Originally Posted by Deano56
I have gone this long (3 years) without using coach batteries, would I be wasting money having 2 rather than one just sitting there not being used? I don't know of course if we ever will boone dock or not but no planned. Most of our using the MH is at the rec club we belong too, which is 5 miles down the road. Do the batteries go bad sitting with no use?
C & P
batteries are designed to be discharged down as much as 80% time after time, and have much thicker plates. The major difference between a true deep cycle battery and others is that the plates are SOLID Lead plates - not sponge. This gives less surface area, thus less "instant" power like starting batteries need. Although these can be cycled down to 20% charge, the best lifespan vs cost method is to keep the average cycle at about 50% discharge.
Unfortunately, it is often impossible to tell what you are really buying in some of the discount stores or places that specialize in automotive batteries. The golf car battery is quite popular for small systems and RV's. The problem is that "golf car" refers to a size
of battery case (commonly called GC-2, or T-105), not the type or construction - so the quality and construction of a golf car battery can vary considerably - ranging from the cheap off brand with thin plates up to true deep cycle brands, such as Crown, Deka, Trojan, etc. In general, you get what you pay for.
The lifespan of a deep cycle battery will vary considerably with how it is used, how it is maintained and charged, temperature, and other factors. In extreme cases, it can vary to extremes - we have seen L-16's killed in less than a year by severe overcharging and water loss, and we have a large set of surplus telephone batteries that sees only occasional (10-15 times per year) heavy service that were just replace after 35+ years. We have seen gelled cells destroyed in one day when overcharged with a large automotive charger. We have seen golf cart batteries destroyed without ever being used in less than a year because they were left sitting in a hot garage or warehouse without being charged. Even the so-called "dry charged" (where you add acid when you need them) have a shelf life of 18 months at most. (They are not totally dry - they are actually filled with acid, the plates formed and charged, then the acid is dumped out).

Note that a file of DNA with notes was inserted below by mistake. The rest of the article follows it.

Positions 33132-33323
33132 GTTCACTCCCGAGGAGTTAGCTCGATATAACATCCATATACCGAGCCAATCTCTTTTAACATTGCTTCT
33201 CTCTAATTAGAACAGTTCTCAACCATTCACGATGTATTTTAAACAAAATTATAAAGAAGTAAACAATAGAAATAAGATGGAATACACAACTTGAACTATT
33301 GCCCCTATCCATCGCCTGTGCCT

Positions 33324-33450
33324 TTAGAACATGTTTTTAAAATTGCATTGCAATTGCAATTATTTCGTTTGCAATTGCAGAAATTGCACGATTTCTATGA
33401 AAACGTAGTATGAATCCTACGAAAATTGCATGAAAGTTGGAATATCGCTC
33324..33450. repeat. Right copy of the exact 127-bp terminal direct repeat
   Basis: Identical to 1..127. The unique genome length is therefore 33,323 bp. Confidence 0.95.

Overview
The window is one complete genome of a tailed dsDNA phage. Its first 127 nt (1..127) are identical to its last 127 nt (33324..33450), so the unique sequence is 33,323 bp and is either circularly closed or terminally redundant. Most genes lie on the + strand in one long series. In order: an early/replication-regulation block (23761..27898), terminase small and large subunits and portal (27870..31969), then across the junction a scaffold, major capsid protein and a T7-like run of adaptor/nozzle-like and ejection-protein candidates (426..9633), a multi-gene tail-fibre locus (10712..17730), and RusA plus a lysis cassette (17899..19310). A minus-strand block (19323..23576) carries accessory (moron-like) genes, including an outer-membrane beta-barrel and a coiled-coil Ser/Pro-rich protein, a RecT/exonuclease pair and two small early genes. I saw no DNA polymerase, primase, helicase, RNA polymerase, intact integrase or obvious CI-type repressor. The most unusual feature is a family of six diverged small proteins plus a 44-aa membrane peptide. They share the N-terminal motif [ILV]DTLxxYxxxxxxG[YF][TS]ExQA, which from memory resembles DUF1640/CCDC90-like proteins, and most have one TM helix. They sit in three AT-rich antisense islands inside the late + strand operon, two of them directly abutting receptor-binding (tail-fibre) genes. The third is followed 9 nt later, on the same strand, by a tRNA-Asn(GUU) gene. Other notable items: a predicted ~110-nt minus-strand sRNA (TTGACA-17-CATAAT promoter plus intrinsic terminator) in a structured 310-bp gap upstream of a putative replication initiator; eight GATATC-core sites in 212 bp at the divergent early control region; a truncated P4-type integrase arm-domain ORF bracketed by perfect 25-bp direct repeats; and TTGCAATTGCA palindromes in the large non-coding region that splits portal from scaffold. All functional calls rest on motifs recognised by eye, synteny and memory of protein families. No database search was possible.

Cycles vs Lifespan
A battery "cycle" is one complete discharge and recharge cycle. It is usually considered to be discharging from 100% to 20%, and then back to 100%. However, there are often ratings for other depth of discharge cycles, the most common ones are 10%, 20%, and 50%. You have to be careful when looking at ratings that list how many cycles a battery is rated for unless it also states how far down it is being discharged. For example, one of the widely advertised telephone type (float service) batteries have been advertised as having a 20-year life. If you look at the fine print, it has that rating only at 5% DOD - it is much less when used in an application where they are cycled deeper on a regular basis. Those same batteries are rated at less than 5 years if cycled to 50%. For example, most golf cart batteries are rated for about 550 cycles to 50% discharge - which equates to about 2 years.
Battery life is directly related to how deep
the battery is cycled each time. If a battery is discharged to 50% every day, it will last about twice as long as if it is cycled to 80% DOD. If cycled only 10% DOD, it will last about 5 times as long as one cycled to 50%. Obviously, there are some practical limitations on this - you don't usually want to have a 5 ton pile of batteries sitting there just to reduce the DOD. The most practical number to use is 50% DOD on a regular basis. This does NOT mean you cannot go to 80% once in a while. It's just that when designing a system when you have some idea of the loads, you should figure on an average
DOD of around 50% for the best storage vs cost factor. Also, there is an upper limit - a battery that is continually cycled 5% or less will usually not last as long as one cycled down 10%. This happens because at very shallow cycles, the Lead Dioxide tends to build up in clumps on the the positive plates rather in an even film. The graph above shows how lifespan is affected by depth of discharge. The chart is for a Concorde Lifeline battery, but all lead-acid batteries will be similar in the shape of the curve, although the number of cycles will vary.
And the simple answer is YES
Batteries definitely go bad sitting with no use.
But a good read & info... for sure...